Will Akhil Pandey do well in school this year? Will his cousin get her driving licence soon?
The answer to both questions is ‘no’, unless the power situation in Dwarka improves.
Of late, the five-member Pandey family has been sleeping fitfully, due to the erratic power supply at night.
Often, 15-year-old Akhil, a Class 11 student, is too groggy in the morning to catch his school bus at 7.15 am.
His cousin misses her driving class for the same reason.
“Our fault is that we did not buy an inverter,” said Gyani Pandey (51), Akhil’s mother. “You just cannot survive in Dwarka without an inverter.”
Dwarka residents know no life without the drone of a generator or the buzz of an inverter.
So, hardly any housing society in “Asia’s biggest sub-city” now remains without power backup and an inverter is a mandatory fixture in each DDA flat.
Residents who invested their life’s savings into a house here are outraged.
“I had to leave my 72-year-old ailing mother at my cousin’s place in Rohini because power cuts were making her ill. I had told her that I would bring her back the moment the situation improved. That was almost a year ago,” said Anil Kumar (48), a senior government official and resident of Sector 18.
Anxiety about power cuts here borders upon paranoia. For instance, Nav Sansad Apartments — a housing society in Sector 22 whose members are mostly former bureaucrats and parliamentarians — has invested in a high capacity generator worth Rs 1 crore.
Almost two-storey-high and with a footprint larger than the floor area of a flat, the generator consumes diesel worth Rs 50,000 every month to power 250 homes.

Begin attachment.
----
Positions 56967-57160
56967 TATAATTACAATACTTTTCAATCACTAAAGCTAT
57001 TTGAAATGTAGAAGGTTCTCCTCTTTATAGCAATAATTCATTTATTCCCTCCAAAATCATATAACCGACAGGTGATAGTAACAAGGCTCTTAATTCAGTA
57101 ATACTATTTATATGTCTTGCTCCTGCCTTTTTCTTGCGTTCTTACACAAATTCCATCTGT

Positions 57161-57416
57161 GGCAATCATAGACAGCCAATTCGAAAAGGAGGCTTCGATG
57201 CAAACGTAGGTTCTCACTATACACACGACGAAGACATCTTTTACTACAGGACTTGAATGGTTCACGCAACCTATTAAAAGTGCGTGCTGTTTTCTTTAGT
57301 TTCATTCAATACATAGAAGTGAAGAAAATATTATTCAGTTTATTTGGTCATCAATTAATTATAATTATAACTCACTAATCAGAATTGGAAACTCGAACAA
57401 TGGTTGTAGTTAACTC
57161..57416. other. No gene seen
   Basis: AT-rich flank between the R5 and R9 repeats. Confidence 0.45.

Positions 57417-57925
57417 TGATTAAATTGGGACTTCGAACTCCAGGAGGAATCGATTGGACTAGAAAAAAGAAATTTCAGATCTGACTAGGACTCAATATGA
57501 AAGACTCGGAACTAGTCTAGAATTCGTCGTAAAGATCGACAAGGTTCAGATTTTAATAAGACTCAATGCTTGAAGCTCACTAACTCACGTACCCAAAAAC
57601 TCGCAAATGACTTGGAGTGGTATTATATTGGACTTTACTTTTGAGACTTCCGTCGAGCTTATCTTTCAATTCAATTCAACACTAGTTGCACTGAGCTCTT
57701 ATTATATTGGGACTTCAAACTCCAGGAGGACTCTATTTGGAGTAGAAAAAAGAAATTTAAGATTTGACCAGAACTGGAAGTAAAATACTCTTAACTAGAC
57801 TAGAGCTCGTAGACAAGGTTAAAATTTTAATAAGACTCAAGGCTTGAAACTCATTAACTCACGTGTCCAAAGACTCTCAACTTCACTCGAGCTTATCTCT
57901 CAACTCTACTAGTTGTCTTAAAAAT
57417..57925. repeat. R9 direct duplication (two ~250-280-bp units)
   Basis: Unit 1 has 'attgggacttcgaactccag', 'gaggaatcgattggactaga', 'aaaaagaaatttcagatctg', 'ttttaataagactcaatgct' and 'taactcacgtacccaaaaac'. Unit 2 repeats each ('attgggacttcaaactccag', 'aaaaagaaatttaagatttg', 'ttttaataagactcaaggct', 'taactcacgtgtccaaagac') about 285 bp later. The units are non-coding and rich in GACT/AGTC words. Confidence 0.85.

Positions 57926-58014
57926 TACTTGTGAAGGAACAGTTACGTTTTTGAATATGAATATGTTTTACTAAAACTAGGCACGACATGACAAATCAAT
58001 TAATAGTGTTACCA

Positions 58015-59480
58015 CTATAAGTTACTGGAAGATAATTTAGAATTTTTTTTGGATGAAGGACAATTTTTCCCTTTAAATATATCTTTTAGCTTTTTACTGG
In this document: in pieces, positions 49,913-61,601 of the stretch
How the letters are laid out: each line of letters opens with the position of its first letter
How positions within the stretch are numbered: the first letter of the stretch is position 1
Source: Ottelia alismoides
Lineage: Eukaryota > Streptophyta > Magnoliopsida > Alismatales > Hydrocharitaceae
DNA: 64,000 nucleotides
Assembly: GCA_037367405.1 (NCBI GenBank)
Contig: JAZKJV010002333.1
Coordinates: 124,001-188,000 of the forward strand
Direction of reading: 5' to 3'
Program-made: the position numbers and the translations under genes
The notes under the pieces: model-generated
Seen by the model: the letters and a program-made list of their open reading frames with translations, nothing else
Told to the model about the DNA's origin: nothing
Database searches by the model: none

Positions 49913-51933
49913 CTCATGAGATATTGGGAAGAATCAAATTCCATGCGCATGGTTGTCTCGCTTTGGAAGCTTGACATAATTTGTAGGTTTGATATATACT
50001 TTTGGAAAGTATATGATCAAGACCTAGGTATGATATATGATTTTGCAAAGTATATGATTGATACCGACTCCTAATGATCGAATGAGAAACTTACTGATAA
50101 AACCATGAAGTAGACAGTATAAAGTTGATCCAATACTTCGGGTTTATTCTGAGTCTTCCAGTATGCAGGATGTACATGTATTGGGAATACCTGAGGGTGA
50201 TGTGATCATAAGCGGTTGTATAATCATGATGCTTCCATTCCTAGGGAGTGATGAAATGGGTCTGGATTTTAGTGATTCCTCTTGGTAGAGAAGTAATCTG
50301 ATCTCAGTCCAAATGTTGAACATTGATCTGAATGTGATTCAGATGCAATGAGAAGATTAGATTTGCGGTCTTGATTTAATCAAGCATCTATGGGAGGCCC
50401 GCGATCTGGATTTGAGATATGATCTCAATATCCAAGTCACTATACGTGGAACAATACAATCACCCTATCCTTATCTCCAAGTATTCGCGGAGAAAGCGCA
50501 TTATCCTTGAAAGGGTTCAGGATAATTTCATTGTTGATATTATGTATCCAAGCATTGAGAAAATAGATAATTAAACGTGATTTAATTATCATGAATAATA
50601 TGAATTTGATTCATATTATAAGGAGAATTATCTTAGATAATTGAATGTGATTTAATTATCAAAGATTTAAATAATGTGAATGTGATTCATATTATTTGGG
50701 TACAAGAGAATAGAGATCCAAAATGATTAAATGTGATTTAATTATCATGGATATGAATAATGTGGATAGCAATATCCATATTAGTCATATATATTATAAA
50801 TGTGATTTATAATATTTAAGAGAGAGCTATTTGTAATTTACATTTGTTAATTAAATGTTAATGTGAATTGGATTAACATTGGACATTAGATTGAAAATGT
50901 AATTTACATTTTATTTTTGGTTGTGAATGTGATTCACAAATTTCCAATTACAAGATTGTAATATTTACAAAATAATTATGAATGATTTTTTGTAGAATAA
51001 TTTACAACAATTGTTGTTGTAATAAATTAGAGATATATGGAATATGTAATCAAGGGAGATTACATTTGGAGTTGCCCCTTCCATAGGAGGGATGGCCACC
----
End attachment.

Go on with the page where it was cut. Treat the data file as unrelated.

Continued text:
“Each family pays Rs 2,000-3000 per month for backup power, over and above the normal electricity bill,” said Rejimon CK, President of Dwarka Forum, the federation of residents’ associations in Dwarka.
The price of backup power in Dwarka ranges from Rs 9-11 per unit. “With the cost of power backup mounting, we are considering converting the diesel generators to run on CNG,” said Rejimon.
Many housing societies are planning to upgrade their ‘basic’ power backup to run all appliances normally.
“We need the (bigger) generator to power heavier appliances and for longer hours,” said KM Kapoor, RWA president of Sheetal Vihar Apartments in Sector 23, which already has a functional diesel generator.
Battered on battery power
Unlike housing societies that pool in to set up generators, DDA flat residents have to battle outages individually. Inverters are the preferred remedy, but they are only good for running lights and fans for a few hours.
“No power also means no water for us,” said Sunil Sareen (43), resident of Sector 19 DDA flats.
Life comes to a standstill for the Sareens — a family of four, including two students — during long power cuts.
Without power, they cannot switch on the booster pump to lift water to their apartment, and the children cannot study once the inverter discharges.
“On days we have gone without a bath and even lights and fans,” said Sareen.
Dark and dangerous
Nearly 80 per cent of streetlights in Dwarka do not work, according to a survey done by the residents’ forum.
“Because of the darkness, even the park right outside my house seems unsafe,” said 25-year-old Simi Nair, a call centre executive and resident of Sector 3.
Here, too, residents have had to help themselves. Housing societies have installed halogen lamps at their gates to illuminate the approach roads. “How long should we keep waiting (for the streetlights to work)?” said KM Kapoor of Sheetal Vihar Apartments.